Aberrant functional metastability and structural connectivity are associated with rumination in individuals with major depressive disorder

Ruibin ZHANG, Sammi-Kenzie T.S. TAM, Man Lok Nichol WONG, Jingsong WU, Jing TAO, Lidian CHEN, Kangguang LIN, Tatia M.C. LEE

Research output: Contribution to journalArticlespeer-review

4 Citations (Scopus)

Abstract

Rumination is a repetitive and compulsive thinking focusing on oneself, and the nature and consequences of distress. It is a core characteristic in psychiatric disorders characterized by affective dysregulation, and emerging evidence suggests that rumination is associated with aberrant dynamic functional connectivity and structural connectivity. However, the underlying neural mechanisms remain poorly understood. Here, we adopted a multimodal approach and tested the hypothesis that white matter connectivity forms the basis of the implications of temporal dynamics of functional connectivity in the rumination trait. Fifty-three depressed and ruminative individuals and a control group of 47 age- and gender-matched individuals with low levels of rumination underwent resting-state fMRI and diffusion tensor imaging. We found that lower global metastability and higher global synchrony of the dynamic functional connectivity were associated with higher levels of rumination. Specifically, the altered global synchrony and global metastability mediated the association between white matter integrity of the genu of the corpus callosum to rumination. Hence, our findings offered the first line of evidence for the intricate role of (sub)optimal transition of functional brain states in the connection of structural brain connectivity in ruminative thinking. Copyright © 2021 The Author(s). Published by Elsevier Inc.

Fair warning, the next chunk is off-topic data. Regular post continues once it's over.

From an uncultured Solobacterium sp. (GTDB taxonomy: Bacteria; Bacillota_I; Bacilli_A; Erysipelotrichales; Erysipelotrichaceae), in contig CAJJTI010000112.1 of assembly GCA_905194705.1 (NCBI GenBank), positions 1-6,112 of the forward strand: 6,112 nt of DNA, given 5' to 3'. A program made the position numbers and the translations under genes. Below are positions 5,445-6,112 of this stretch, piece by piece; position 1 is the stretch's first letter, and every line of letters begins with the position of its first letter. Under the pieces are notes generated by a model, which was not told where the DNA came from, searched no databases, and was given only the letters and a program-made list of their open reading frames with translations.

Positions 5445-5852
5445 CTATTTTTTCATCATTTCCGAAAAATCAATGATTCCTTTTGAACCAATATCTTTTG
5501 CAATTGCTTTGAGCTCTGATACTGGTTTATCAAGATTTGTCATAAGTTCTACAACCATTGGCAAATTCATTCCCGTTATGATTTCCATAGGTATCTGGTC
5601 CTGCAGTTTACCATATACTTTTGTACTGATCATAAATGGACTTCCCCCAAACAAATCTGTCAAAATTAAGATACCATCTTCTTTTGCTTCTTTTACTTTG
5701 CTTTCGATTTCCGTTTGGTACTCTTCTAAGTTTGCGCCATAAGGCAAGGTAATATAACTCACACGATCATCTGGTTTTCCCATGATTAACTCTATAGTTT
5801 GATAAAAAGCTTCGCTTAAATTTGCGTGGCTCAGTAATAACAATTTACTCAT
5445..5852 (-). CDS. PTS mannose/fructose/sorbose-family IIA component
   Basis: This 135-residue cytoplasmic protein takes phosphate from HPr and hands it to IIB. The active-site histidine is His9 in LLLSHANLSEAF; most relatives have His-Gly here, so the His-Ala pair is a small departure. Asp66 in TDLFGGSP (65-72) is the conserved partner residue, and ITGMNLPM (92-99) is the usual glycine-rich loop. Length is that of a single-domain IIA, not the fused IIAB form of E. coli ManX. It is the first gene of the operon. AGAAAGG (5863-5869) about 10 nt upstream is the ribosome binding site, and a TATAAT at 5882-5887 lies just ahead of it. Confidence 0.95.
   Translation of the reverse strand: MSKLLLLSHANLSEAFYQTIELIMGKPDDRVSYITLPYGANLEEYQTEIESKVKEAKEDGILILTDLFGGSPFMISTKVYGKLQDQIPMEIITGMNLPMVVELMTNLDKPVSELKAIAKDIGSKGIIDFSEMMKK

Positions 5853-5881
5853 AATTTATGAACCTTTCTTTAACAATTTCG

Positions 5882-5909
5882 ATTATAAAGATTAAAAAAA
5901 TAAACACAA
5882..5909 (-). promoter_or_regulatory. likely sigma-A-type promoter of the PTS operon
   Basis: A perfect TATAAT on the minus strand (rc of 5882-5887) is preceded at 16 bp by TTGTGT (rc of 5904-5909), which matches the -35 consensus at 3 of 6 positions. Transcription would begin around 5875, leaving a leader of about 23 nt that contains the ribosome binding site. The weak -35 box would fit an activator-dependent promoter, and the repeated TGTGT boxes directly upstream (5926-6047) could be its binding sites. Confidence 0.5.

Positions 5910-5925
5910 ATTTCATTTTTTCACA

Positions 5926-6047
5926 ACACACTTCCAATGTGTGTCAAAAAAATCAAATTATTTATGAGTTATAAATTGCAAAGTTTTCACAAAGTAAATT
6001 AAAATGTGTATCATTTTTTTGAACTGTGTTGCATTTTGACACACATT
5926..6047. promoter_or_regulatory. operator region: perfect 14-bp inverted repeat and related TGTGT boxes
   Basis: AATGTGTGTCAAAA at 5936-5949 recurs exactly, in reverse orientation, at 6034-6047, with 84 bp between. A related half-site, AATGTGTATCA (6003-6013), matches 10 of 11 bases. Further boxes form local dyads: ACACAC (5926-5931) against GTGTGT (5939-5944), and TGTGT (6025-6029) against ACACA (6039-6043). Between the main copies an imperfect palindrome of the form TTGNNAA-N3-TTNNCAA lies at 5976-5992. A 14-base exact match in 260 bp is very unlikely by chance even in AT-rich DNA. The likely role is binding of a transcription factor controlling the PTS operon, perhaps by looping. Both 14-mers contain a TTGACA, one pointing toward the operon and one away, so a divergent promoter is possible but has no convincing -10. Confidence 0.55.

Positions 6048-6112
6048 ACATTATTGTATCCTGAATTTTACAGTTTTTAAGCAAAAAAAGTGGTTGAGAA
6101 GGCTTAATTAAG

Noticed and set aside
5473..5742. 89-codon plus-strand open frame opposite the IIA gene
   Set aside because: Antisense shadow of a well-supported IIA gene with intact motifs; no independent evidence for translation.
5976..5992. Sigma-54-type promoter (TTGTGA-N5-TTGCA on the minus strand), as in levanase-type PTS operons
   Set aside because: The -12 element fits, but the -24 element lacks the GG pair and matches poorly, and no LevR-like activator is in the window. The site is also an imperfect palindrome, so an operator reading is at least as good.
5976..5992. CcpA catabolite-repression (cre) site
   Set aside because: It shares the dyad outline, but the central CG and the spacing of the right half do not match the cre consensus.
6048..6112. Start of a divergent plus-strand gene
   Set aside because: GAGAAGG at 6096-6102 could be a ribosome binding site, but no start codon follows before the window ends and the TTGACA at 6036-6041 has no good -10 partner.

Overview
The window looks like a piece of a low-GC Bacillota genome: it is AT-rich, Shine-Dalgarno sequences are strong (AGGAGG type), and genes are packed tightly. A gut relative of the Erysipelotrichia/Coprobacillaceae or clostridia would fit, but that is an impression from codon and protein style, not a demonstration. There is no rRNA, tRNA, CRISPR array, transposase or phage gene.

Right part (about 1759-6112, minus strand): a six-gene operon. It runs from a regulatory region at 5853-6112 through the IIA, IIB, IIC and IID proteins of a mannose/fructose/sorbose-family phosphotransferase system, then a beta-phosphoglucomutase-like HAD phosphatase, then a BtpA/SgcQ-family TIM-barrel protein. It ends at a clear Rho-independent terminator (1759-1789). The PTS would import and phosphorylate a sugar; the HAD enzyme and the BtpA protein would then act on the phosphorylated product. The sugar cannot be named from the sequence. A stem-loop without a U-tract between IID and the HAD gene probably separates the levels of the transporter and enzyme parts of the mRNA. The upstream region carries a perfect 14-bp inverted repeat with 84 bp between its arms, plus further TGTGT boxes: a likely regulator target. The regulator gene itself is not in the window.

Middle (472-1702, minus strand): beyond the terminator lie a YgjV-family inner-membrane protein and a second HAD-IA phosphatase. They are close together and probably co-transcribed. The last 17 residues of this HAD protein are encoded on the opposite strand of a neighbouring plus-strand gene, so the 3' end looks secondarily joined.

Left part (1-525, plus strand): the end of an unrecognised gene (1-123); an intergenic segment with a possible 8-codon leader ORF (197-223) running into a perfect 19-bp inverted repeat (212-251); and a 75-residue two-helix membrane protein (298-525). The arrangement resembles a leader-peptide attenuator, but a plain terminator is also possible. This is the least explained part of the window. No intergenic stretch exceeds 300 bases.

Original languageEnglish
Article number102916
JournalNeuroImage: Clinical
Volume33
Early online dateDec 2021
DOIs
Publication statusPublished - 2022

Citation

Zhang, R., Tam, S.-K. T. S., Wong, N. M. L., Wu, J., Tao, J., Chen, L., Lin, K., & Lee, T. M. C. (2022). Aberrant functional metastability and structural connectivity are associated with rumination in individuals with major depressive disorder. NeuroImage: Clinical, 33, Article 102916. https://doi.org/10.1016/j.nicl.2021.102916

Keywords

  • Rumination
  • Metastability
  • White matter integrity
  • Resting-state fMRI
  • Diffusion tensor imaging
  • Major depressive disorder

Fingerprint

Dive into the research topics of 'Aberrant functional metastability and structural connectivity are associated with rumination in individuals with major depressive disorder'. Together they form a unique fingerprint.